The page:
Biliverdin reductase-A (BVR) catalyzes the reduction of heme-derived biliverdin into bilirubin, this latter being a powerful endogenous free radical scavenger. Furthermore, BVR is also endowed with both serine/threonine/tyrosine kinase and scaffold activities, through which it interacts with the insulin receptor kinase, conventional and atypical protein kinase C isoforms, mitogen-activated protein kinases as well as the phosphatidylinositol-3 kinase/Akt system. By regulating this complex array of signal transduction pathways, BVR is involved in the pathogenesis of neurodegenerative, metabolic, cardiovascular and immune-inflammatory diseases as well as in cancer. In addition, both BVR and BVR-B, this latter being an alternate isozyme predominant during fetal development but sometimes detectable through adulthood, have been studied as peripheral biomarkers for an early detection of Alzheimer's disease, atherosclerosis and some types of cancer. However, despite these interesting lines of evidence, to date BVR has not been considered as an appealing drug target. Only limited evidence supports the neuroprotective effects of atorvastatin and ferulic acid through BVR regulation in the aged canine brain and human neuroblastoma cells, whereas interesting results have been reported regarding the use of BVR-based peptides in preclinical models of cardiac diseases and cancer.

Mancuso, C., Biliverdin reductase as a target in drug research and development: Facts and hypotheses, <<FREE RADICAL BIOLOGY & MEDICINE>>, 2021; 172 (August): 521-529. [doi:10.1016/j.freeradbiomed.2021.06.034] [http://hdl.handle.net/10807/207982]

Biliverdin reductase as a target in drug research and development: Facts and hypotheses

Mancuso, C.
Primo
2021

Abstract

Biliverdin reductase-A (BVR) catalyzes the reduction of heme-derived biliverdin into bilirubin, this latter being a powerful endogenous free radical scavenger. Furthermore, BVR is also endowed with both serine/threonine/tyrosine kinase and scaffold activities, through which it interacts with the insulin receptor kinase, conventional and atypical protein kinase C isoforms, mitogen-activated protein kinases as well as the phosphatidylinositol-3 kinase/Akt system. By regulating this complex array of signal transduction pathways, BVR is involved in the pathogenesis of neurodegenerative, metabolic, cardiovascular and immune-inflammatory diseases as well as in cancer. In addition, both BVR and BVR-B, this latter being an alternate isozyme predominant during fetal development but sometimes detectable through adulthood, have been studied as peripheral biomarkers for an early detection of Alzheimer's disease, atherosclerosis and some types of cancer. However, despite these interesting lines of evidence, to date BVR has not been considered as an appealing drug target. Only limited evidence supports the neuroprotective effects of atorvastatin and ferulic acid through BVR regulation in the aged canine brain and human neuroblastoma cells, whereas interesting results have been reported regarding the use of BVR-based peptides in preclinical models of cardiac diseases and cancer.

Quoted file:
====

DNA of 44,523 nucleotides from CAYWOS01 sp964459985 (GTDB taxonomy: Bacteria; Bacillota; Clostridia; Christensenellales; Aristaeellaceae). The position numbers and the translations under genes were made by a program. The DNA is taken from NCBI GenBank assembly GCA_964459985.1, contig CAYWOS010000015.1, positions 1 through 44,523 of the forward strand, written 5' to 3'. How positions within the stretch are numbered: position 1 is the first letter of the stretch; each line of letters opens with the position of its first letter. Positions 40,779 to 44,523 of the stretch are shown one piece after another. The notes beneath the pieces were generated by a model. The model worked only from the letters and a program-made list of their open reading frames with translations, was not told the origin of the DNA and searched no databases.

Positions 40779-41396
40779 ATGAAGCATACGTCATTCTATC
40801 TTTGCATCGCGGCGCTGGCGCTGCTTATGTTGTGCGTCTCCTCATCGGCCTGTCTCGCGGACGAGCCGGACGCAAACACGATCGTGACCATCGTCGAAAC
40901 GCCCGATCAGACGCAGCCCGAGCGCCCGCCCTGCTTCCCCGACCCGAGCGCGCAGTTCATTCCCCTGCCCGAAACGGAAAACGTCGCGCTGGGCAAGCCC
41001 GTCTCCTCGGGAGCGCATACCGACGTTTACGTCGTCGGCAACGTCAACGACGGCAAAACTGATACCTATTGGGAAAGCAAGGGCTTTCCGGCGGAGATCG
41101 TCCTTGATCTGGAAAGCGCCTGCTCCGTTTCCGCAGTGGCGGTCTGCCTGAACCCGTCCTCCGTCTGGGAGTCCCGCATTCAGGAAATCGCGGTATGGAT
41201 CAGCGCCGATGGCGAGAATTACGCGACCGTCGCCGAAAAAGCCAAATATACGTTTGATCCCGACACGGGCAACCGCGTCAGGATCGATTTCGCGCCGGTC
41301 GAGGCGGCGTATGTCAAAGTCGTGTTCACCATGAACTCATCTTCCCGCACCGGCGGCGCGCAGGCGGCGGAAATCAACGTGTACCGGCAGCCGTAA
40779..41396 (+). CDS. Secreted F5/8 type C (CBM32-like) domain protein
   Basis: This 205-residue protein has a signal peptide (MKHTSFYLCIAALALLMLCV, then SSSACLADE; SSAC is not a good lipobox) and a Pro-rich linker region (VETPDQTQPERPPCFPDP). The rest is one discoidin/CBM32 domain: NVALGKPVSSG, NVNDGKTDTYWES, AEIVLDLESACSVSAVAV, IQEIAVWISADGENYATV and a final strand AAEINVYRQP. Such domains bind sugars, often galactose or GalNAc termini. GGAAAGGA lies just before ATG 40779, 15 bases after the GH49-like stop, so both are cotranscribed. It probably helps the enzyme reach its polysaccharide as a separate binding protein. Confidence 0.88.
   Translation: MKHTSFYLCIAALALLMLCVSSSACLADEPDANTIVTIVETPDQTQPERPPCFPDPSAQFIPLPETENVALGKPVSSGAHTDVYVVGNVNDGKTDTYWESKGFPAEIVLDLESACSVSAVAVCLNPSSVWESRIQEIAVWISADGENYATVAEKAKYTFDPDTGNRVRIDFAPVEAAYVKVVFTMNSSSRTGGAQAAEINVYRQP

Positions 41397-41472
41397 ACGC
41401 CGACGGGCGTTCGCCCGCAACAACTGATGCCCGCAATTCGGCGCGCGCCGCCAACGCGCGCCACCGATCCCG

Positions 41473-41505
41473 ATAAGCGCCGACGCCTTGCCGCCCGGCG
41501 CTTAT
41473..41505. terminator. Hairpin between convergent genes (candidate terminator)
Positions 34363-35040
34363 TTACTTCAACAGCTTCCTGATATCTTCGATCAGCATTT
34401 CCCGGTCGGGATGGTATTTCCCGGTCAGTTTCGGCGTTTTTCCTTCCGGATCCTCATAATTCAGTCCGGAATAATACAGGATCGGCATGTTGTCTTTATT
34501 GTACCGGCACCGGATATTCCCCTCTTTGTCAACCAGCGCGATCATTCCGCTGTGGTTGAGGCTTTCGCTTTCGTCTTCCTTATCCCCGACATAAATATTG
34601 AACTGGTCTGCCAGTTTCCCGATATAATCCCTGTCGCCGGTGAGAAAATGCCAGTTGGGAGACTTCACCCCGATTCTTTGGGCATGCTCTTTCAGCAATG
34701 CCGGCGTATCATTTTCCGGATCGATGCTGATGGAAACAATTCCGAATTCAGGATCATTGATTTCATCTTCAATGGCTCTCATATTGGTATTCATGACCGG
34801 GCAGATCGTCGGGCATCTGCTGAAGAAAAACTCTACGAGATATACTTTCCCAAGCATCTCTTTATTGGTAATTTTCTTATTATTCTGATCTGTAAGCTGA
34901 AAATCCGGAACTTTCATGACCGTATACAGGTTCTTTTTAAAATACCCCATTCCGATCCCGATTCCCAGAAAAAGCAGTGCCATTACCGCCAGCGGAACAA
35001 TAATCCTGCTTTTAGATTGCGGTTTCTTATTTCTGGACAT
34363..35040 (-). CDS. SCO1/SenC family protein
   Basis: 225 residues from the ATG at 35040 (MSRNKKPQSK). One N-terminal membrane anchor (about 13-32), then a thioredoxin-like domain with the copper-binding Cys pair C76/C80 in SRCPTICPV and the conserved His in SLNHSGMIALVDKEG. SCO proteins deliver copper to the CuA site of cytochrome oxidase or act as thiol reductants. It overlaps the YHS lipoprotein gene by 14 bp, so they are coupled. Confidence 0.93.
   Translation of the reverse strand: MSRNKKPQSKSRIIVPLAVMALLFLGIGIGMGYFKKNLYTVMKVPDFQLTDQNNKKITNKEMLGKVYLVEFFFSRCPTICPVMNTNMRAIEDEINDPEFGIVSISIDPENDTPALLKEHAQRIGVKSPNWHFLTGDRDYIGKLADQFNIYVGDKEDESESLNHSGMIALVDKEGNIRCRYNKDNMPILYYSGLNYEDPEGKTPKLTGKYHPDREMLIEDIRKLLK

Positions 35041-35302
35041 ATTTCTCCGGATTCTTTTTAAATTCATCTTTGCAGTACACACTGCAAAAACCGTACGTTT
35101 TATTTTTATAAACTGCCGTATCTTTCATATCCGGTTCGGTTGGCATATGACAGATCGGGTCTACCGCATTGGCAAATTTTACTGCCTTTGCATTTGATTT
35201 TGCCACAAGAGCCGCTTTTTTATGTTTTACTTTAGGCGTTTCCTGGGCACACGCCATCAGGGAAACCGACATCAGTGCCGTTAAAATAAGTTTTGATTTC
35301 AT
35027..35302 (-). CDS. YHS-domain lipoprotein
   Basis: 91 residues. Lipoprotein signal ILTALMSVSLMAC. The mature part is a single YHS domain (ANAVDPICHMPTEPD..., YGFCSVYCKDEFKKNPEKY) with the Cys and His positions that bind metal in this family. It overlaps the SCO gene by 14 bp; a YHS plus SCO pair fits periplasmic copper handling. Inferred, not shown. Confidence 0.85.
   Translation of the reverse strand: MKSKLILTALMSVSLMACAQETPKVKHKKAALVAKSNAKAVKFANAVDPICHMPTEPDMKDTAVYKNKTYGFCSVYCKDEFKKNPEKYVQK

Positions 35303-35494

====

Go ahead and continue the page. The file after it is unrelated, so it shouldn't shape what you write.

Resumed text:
Inglese
Mancuso, C., Biliverdin reductase as a target in drug research and development: Facts and hypotheses, <<FREE RADICAL BIOLOGY & MEDICINE>>, 2021; 172 (August): 521-529. [doi:10.1016/j.freeradbiomed.2021.06.034] [http://hdl.handle.net/10807/207982]
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Utilizza questo identificativo per citare o creare un link a questo documento: https://hdl.handle.net/10807/207982
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